'Disgusting levels of disorder': Police petrol-bombed and fire crews attacked on Bonfire Night

Scotland's First Minister Humza Yousaf condemned the 'disgusting levels of disorder'

Fire crews were attacked and eight police officers were injured in Bonfire Night disorder, which saw petrol bombs and fireworks thrown at riot police in Edinburgh.

Around 100 youths gathered on Hay Avenue in Niddrie just before 5pm on Sunday in a repeat of disorder seen last year in the neighbourhood.

Police say around 50 people were responsible for directing fireworks, petrol bombs and other projectiles at buildings, vehicles and officers.

Officers were also called to incidents in Dundee and Glasgow, with eight officers in Glasgow and Edinburgh injured on what police described as a night of “unprecedented levels of violence”.

At around 9.05pm officers were called to a report of around 20 youths fighting and throwing fireworks at each other within in the Quarrywood Avenue area of Barmulloch in Glasgow.

Four people, including a police officer, were taken to Glasgow Royal Infirmary for treatment.

Meanwhile the Scottish Fire and Rescue Service (SFRS) said there were nine attacks on its crews during an eight-hour period on Bonfire Night, which saw crews bombarded with fireworks and bricks.

No firefighters were injured – however, a fire engine in West Lothian had a windscreen smashed by a brick and had to be removed from operational service.

Police Scotland Assistant Chief Constable Tim Mairs said while the majority of Scotland enjoyed Bonfire Night, “Police Scotland officers were subjected to unprecedented levels of violence.

“A minority of individuals have been responsible for an unacceptable and frankly, disgusting level of disorder that left communities alarmed and police officers injured.

“The level of disorder we faced was unacceptable and looking at the evidence we have already gathered, we don’t believe this incident was spontaneous.

"Although many of those involved were youths, there were undoubtedly adults involved in orchestrating that behaviour.

“We took a robust stance and I am proud of the courage, discipline and professionalism that officers showed in the face of the violence last night.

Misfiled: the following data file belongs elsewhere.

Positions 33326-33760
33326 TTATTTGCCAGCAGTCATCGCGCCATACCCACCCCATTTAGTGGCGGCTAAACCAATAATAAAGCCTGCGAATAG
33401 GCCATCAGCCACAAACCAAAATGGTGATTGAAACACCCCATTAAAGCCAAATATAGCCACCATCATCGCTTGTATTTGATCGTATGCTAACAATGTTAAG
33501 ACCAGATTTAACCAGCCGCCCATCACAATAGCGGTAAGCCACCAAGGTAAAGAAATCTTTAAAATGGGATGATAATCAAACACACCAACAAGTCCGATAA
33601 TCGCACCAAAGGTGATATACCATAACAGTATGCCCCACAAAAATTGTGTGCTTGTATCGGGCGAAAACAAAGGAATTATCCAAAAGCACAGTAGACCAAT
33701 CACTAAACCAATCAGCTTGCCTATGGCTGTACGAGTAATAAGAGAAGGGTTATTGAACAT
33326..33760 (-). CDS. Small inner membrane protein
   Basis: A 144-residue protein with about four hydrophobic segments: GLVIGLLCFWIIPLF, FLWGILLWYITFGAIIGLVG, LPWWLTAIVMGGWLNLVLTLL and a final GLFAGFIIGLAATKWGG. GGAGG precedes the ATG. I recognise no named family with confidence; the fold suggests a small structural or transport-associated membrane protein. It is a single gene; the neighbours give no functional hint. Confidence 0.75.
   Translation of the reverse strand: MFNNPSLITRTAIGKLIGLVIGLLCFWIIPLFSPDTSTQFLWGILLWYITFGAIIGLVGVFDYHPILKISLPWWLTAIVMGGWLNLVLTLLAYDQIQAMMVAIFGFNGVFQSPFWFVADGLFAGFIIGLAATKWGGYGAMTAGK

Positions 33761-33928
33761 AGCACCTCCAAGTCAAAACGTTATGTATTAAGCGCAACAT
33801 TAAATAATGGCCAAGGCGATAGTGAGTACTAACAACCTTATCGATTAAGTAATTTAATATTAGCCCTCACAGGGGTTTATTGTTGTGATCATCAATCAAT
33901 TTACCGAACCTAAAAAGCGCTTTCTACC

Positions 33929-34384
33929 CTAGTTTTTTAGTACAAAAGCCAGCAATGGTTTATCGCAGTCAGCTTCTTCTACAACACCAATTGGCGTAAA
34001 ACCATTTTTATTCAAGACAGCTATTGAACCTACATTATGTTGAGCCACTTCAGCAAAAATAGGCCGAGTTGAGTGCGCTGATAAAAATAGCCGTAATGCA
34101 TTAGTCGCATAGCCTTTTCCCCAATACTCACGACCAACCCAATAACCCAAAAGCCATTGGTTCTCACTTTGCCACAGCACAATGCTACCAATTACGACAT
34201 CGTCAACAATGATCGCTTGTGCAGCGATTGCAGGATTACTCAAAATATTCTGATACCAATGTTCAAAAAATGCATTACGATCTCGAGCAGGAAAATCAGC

“A number of our officers sustained minor physical injuries, however we are also aware of the mental impact that dealing with such significant levels of violence/disorder can have and will continue to support all officers affected.  

"Nobody deserves to be injured in this way for doing their job. An emergency worker is also someone’s son, daughter, husband or wife."

Drone footage from Niddrie showed a line of police officers with riot shields standing in front of vans with blue lights flashing.

A mob of youths gathered on grass in front of them and began throwing pyrotechnics.

The police made a retreat as a petrol bomb hit the ground in front of them and fireworks exploded. The assault continued, with petrol bombs and fireworks forcing police to shuffle backwards.

The officers then ran at the assailants, in footage filmed from a nearby sports centre.

Police Scotland said there were a small number of arrests made with further arrests anticipated to follow in the coming days as investigations continue.

In 2018, Police Scotland set up Operation Moonbeam to tackle Bonfire Night disorder.

Last year in Niddrie, motorbike gangs terrorised the neighbourhood on Bonfire Night while fireworks were thrown on the ground.

Andy Watt, SFRS Assistant Chief Officer, said: “Attacks on our firefighters are completely unacceptable.

“Our staff should be able to carry out their role without being attacked. It is disappointing that people have tried to hurt firefighters and have damaged our appliances."

Incidents of violence also occurred in Greater Manchester where tactical aid units repeatedly had fireworks launched at them while attending a scene in the Abbey Hey area of the city.

Officers reported that group of "around 30 people" were involved in launching fireworks at emergency service workers.

Writing on X, formerly known as Twitter, Greater Manchester Fire and Rescue service said: "Sadly, we've been dealing with a fire involving multiple wheelie bins and timber in Little Lever, and our crew has come under attack from people throwing bricks."

"Our staff work tirelessly to protect others, they do not come to work to be attacked."

Police Scotland has set up a Major Incident Public Portal (MIPP) for the disorder in Glasgow and Edinburgh, which allows members of the public to send information directly to the police.

In addition, anyone with any information that can assist officers is asked to contact Police Scotland via 101 or make a call to Crimestoppers anonymously on 0800 555 111.

Want a quick and expert briefing on the biggest news stories? Listen to our latest podcasts to find out What You Need To know...